There were many sources from which the King's friends,' as this interest was very invidiously called,' might be recruited. Crown and Court patronage was extravagantly redundant, and it was certain in the corrupt condition of Parliament that many politicians would prefer to attach themselves to the permanent source of power rather than to transitory administrations. The popularity of the King strengthened the party. The Tories, who resented their long exclusion from power, and who recognised in the young sovereign a Tory king, supported it in a body; the divisions and jealousies among the Whig nobles made it tolerably certain that some would be soon detached from their old connections and would gather round the new standard, and the personal influence of the sovereign over the leading politicians was sufficient to secure in most ministries at least one member who was content to draw his inspiration from him alone.

It must be remembered, too, that the conception of the Cabinet as a body of statesmen who were in thorough politica agreement, and were jointly responsible for all the measures they proposed, was still in its early stage, and was by no means fully or universally recognised. A great step had been taken towards its attainment on the accession of George I., when the principle was adopted of admitting only the members of a single party into the Government. The administration of Walpole, in unity, discipline, and power, was surpassed by few of the present century. After the downfall of that administration the Whigs defeated the attempt of the King's favourite statesman to mix the Government with Tories, and a joint resignation of the Government in 1746 obliged the King to break finally with Bath and Granville, and admit Pitt to his councils. But on the other hand, the lax policy of Pelham and the personal weakness of Newcastle had led to great latitude and violent divergences of policy in the Cabinet which they formed. Fox and Hardwicke, in the debates on the Marriage Act, inveighed against one another with the utmost bitterness, though the one was Secretary of State and the other Chancellor in the same Government. Fox and Pitt made their colleagues, Murray, Newcastle, and Robinson, the objects of their constant attacks, and these examples rendered it more easy for the King to carry out his favourite policy of a divided Cabinet.

The term 'King's friends,' as a distinction for a particular class of politicians, if not invented, was at

least adopted by Bute. See a letter from him (March 25, 1763).-Gren. ville Papers, ii. 32, 53,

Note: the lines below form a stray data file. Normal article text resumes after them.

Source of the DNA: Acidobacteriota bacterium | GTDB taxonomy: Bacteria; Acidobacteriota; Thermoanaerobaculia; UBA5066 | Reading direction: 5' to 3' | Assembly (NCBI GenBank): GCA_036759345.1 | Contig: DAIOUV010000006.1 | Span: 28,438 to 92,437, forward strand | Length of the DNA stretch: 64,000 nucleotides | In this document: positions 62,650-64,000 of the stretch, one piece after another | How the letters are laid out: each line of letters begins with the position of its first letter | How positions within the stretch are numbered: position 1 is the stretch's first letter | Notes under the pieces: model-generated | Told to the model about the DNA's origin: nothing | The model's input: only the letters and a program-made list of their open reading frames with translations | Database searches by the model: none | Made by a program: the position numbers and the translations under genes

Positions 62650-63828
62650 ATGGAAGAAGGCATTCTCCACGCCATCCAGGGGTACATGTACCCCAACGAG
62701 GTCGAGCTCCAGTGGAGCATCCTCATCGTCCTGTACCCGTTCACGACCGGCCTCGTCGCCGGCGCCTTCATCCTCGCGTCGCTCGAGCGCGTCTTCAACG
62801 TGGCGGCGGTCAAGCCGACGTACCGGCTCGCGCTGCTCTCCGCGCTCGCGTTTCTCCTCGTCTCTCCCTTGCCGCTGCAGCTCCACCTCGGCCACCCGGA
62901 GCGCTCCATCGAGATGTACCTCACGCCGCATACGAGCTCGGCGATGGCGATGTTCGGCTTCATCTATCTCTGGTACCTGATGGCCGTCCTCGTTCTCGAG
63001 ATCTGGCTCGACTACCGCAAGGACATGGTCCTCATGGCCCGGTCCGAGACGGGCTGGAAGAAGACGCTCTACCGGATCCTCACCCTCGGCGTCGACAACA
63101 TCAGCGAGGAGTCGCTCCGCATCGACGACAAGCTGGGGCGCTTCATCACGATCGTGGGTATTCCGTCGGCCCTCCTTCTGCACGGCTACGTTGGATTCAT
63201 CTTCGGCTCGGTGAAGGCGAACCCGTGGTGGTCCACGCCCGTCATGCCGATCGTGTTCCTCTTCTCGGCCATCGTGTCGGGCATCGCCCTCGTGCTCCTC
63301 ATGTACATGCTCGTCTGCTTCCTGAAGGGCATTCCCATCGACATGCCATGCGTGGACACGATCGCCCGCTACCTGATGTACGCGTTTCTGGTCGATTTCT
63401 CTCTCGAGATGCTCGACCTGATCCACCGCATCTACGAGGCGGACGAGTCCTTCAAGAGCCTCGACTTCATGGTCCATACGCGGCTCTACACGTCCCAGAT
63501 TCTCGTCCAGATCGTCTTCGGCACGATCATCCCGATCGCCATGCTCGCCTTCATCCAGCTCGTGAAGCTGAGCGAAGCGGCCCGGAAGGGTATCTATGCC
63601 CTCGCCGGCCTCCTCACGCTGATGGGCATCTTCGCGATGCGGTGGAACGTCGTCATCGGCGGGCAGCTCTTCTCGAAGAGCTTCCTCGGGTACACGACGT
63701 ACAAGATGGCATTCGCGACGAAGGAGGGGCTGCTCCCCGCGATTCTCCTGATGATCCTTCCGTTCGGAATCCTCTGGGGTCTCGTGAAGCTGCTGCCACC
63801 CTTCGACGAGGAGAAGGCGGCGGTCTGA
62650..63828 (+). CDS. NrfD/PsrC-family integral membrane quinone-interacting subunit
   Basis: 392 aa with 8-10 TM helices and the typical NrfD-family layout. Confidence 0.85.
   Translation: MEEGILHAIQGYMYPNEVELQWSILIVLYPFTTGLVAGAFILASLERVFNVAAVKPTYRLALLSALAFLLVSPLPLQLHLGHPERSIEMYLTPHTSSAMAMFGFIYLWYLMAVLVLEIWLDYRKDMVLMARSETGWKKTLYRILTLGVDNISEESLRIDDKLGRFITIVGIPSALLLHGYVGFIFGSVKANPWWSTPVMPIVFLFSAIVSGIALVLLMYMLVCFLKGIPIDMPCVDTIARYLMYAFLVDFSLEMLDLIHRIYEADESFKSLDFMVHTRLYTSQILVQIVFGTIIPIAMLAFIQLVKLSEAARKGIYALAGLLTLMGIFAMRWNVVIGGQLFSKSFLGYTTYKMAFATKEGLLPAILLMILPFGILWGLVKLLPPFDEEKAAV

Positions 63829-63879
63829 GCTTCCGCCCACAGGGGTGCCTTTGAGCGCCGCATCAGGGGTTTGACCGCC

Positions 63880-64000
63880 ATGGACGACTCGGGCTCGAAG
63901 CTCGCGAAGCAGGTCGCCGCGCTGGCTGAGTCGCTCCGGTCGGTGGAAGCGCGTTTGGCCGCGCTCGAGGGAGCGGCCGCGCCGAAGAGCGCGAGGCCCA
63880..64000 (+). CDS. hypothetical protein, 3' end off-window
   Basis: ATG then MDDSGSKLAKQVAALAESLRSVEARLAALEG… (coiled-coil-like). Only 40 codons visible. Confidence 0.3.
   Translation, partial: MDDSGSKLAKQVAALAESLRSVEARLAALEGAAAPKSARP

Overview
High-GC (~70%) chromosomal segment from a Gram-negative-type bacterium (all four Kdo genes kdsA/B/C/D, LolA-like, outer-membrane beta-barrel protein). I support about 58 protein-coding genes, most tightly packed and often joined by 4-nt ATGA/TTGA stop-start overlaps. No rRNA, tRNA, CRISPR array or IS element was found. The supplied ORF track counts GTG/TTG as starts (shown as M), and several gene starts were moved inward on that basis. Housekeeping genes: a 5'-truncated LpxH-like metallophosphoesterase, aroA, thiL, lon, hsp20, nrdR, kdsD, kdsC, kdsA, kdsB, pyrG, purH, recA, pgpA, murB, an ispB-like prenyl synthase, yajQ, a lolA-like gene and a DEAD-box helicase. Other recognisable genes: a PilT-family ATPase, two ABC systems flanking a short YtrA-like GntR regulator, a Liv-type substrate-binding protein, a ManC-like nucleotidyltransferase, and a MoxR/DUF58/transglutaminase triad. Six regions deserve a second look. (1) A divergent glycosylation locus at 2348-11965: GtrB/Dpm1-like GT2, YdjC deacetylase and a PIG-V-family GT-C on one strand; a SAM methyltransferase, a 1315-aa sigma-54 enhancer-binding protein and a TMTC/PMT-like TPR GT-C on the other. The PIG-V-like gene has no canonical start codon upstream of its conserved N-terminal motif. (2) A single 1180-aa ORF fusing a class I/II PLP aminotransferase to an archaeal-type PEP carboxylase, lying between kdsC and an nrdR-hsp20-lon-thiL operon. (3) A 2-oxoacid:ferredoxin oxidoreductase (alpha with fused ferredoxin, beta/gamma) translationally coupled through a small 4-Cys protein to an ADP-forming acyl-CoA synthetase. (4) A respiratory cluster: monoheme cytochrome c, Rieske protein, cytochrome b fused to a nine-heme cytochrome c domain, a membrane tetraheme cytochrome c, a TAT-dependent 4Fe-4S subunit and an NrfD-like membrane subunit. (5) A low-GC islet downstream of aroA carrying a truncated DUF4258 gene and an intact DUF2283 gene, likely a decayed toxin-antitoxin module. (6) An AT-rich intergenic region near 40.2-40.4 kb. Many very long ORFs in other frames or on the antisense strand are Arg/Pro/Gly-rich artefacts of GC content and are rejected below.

A very remarkable pamphlet, called “Seasonable Hints from an Honest Man on the new Reign and the new Parliament, appeared in 1761, defending the new system of government, and it soon attracted much attention from the fact that it was understood to be the composition of no less a person than Lord Bath, the old rival of Walpole and the old colleague of Carteret.' The question, the writer said, for the sovereign to determine was,

• Whether he is to content himself with the shadow of royalty while a set of undertakers for his business intercept his immediate communication with his people, and make use of the legal prerogatives of their master to establish the illegal claims of factitious oligarchy. He complains that terial combinations to engross power and invade the closet,' were nothing less than a 'scheme of putting the sovereign in leading-strings,' and that their result had been the monstrous corruption of Parliament and the strange spectacle of a King of England unable to confer the smallest employment unless on the recommendation and with the consent of his ministers.' He trusts that the new King will put an end to this system by showing his resolution to break all factious connections and confederacies.' Already he has placed in the most honourable stations near his own person, some who have not surely owed their place to ministerial importunity, because they have always opposed ministerial influence,' and by steadily pursuing this course, the true ideal of the Constitution will be attained, ' in which the ministers will depend on the Crown, not the Crown on the ministers.' But to attain this end it was necessary that the basis of the Government should be widened, the proscription of the Tories abolished, and the sovereign enabled to select his servants from all sections of politicians. “Does any candid and intelligent man seriously believe that at this time there subsists any party distinction amongst us that is not merely nominal ? Are not the Tories friends of the royal family? Have they not long ago laid aside their aversion to the Dissenters? Do they not think the Toleration and Establishment both necessary parts of the Constitution ? and can a Whig distinguish these from his own principles?' One glorious result of the new system of government the writer confidently predicts. With the destruction of oligarchical power the reign of corruption would terminate, and undue influence in Parliament was never likely to be revived.

a cabal of ministers had been allowed to erect themselves into a fourth estate, to check, to control, to influence, nay, to enslave the others;' that it had become usual “to urge the necessity of the King submitting to give up the management of his affairs and the exclusive disposal of all his employments to some ministers, or set of ministers, who, by uniting together, and backed by their numerous dependents, may be able to carry on the measures of Government;' that minis

1 Walpole's George III. i. 54. Wilkes in private conversations said that the distinction which has been supposed to exist between the friends of the King and the friends of the minister originated in the councils of

Lord Bath.' -Butler's Reminiscences, i. p. 74. This project,' said Burke, • I have heard was first conceived by some persons in the Court of Frederick Prince of Wales.'-- Thoughts on the Present Discontents.

The young King came to the throne when rather more than three years of almost uninterrupted victory had raised England to an ascendency which she had scarcely attained since the great days of Henry V. The French flag had nearly disappeared from the sea. Except Louisiana, all the French possessions in North America, except St. Domingo, all the French islands in the West Indies, had been taken, and the last French settlements in Hindostan were just tottering to their fall. The wave of invasion which threatened to submerge Hanover had been triumphantly rolled back, and the nation,